Wednesday, November 18, 2009

UDK Screens

I thought since the last few posts have been quite heavy on the wording I'd add a few images for all you image happy people out there!

This is a level I'm working on which directs the player through the level using light and also light puzzles. It is supposed to show how a player will complete the level quicker through subconscious light guidance rather that the whole level being fully lit without the subtle hints. We'll see whether this backfires in my face but for now here are some screens. I should also mention these are all meshes and textures found in the UDK and non of my own which i have used purely for the ease of mocking up a working level in a 2 week time frame.

Identifying game play

As all of my blogs seem to have only included the contextual side of the course i thought I'd add some of my own research about identifying game play and what tools can be used in describing the patterns that emerge.

Patterns in Game Design

A formal definition to describe a pattern would be a reoccurring part(s) that directly affect game play.

Game design is more difficult to define than most other design subjects because of the simple reason that games are artificial objects rather than natural ones. They are also entirely designed by humans which makes the process of creating a game with immersive and exciting game play difficult to understand. Designing interaction is they key to creating game play. No other medium provides interaction like videogames. If people are able to interact with a game successfully then game play is born. Most aspects of creating games are predictable, using the same engines along with the same formalized modeling and textures techniques. However, that is just the surface of game design and we explore the subject more it becomes clear that there are a lot of elements to a game that are impossible to anticipate.

As a core rule, if you think of game design as interaction design, the process becomes much clearer, the interaction being the usability between humans and computers. The three main areas to identify when looking at patterns in game design are the creation of patterns from problems, following on patterns and editing patterns. When creating a pattern from a problem the designer can identify a core issue that is wrong with the design, however this technique used on its own only removes the unwanted effect and does not tackle what the design is trying to achieve. Using following on patterns can be applied to multiple patterns when a certain pattern does not work when confined on its own. Editing Patterns can be useful when a designer wishes to introduce, remove or modifying existing game play however the designer has to be careful when using this tool because if a pattern is edited too much then it may completely alter the feel of the game play.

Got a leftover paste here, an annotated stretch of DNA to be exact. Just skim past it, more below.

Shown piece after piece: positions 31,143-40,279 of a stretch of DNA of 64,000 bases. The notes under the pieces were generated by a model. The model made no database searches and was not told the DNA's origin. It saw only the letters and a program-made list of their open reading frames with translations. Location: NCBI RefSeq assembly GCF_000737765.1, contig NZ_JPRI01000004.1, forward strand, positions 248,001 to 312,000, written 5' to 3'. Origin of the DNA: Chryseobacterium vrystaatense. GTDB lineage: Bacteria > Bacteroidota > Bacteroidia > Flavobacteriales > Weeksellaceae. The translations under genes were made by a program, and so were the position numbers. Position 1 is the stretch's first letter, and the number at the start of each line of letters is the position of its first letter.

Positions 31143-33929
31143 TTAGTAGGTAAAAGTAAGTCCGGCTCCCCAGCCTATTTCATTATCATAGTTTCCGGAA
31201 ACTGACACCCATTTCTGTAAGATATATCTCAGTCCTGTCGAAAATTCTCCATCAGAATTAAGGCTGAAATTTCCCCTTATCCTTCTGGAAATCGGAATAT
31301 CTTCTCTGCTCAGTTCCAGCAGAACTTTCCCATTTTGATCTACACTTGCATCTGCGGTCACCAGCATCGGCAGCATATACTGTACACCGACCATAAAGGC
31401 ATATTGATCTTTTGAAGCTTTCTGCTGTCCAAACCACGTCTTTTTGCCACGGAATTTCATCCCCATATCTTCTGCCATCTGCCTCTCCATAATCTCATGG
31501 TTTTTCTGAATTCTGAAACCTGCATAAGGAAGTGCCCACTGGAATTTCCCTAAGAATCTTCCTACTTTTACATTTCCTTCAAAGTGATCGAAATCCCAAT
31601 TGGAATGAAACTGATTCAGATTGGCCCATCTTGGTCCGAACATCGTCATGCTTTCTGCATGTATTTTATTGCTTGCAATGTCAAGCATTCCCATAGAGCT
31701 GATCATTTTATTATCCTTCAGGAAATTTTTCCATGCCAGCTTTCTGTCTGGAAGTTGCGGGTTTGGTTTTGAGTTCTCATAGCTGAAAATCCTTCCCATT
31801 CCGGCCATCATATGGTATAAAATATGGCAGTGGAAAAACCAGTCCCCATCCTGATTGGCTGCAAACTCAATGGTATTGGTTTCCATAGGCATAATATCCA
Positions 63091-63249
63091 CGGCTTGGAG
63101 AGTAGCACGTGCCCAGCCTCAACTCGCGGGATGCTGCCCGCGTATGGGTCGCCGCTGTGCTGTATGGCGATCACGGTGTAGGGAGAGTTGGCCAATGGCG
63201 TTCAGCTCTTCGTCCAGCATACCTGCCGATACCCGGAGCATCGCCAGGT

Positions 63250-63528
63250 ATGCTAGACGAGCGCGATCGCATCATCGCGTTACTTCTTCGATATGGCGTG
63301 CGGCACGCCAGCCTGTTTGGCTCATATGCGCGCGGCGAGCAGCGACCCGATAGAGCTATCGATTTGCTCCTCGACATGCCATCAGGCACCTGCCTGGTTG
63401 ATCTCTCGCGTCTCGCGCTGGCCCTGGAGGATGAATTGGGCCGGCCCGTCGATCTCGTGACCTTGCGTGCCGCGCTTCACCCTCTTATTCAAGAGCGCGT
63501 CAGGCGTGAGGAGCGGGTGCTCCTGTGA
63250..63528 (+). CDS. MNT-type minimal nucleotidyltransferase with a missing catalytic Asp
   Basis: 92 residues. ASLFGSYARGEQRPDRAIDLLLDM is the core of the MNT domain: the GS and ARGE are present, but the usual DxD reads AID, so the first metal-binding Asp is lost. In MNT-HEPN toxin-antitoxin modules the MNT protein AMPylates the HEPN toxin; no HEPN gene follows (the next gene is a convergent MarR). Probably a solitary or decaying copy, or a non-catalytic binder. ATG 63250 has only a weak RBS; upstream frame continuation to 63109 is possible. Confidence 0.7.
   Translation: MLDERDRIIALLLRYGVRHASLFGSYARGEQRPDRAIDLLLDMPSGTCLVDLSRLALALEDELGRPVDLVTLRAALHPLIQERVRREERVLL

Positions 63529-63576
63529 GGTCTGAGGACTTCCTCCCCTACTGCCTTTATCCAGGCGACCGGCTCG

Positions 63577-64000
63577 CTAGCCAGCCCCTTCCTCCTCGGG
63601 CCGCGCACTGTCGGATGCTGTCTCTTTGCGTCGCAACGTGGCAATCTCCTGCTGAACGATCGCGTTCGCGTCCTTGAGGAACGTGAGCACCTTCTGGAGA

If so many potential problems can be caused by the three main areas of pattern design why do designers still use these techniques? The reason we use these tools is because patterns in design do offer a good model for how to structure knowledge about game play that can be used in the design and analysis stages. The key is not to isolate elements but bring together many different techniques in order to get the desired effect.

Semi-Formal descriptions are what patterns rely on for a general description of a specific area of game play without using quantitative measures. This could include anything from open doors, jumping, navigating levels, anything that is directly affecting the game play of the game is given a semi-formal description. The reason why designers do not use quantitative measures is because they are too precise for solving ill-defined problems of design. The presence or effect of design cannot be measured and for this reason it is an impossible technique to implement. However patterns do have a structure and relationships that can be identified. This therefore leads to patterns a semi-formalised concept to be applied to their intended use.

After looking at semi-formal descriptions the designers then move onto interrelated descriptions which means that all the patterns can somehow all be related in someway. Although it is common that some relationships are more popular than others depending on the game type. The 5 main relationship types that emerge, the first one being instantiates which applies to a scenario has an existing pattern and then causes the next to be present after that. The second are modulate patterns which is when the first pattern affects aspects of the second pattern but does not have to affect the entire pattern. The third relationship type is ‘instantiated by’ which is when the pattern can be instantiated by ensuring the presence of the related pattern. The fourth type is ‘modulated by’ which applies when an additional pattern can tune a patterns affect on game play. And finally, the fifth relationship type is a ‘potentially conflicting with pattern’ which can make presence of other patterns impossible. Although there are 5 different relationship types this does not mean that it has to be an either or situation in which only one relationship can apply to a certain type of game, sometimes multiple relationships can exist in games because of how the game is intended to be played is not necessarily the way a player plays the game and other unintended relationships may form through this type of play.

Which leads us on to intentional or emergent presence. This is when a game design pattern may be found in game play that was either intended by the designer or an unplanned consequence of the configuration of the game. The unintentional patterns in games are often classed in a hierarchy at the highest level meaning that the patterns are harder to design. This is common sense if the player has unintentionally found a pattern as the designer did not plan this design whereas a lower level would include a core set of rules the designer has laid down.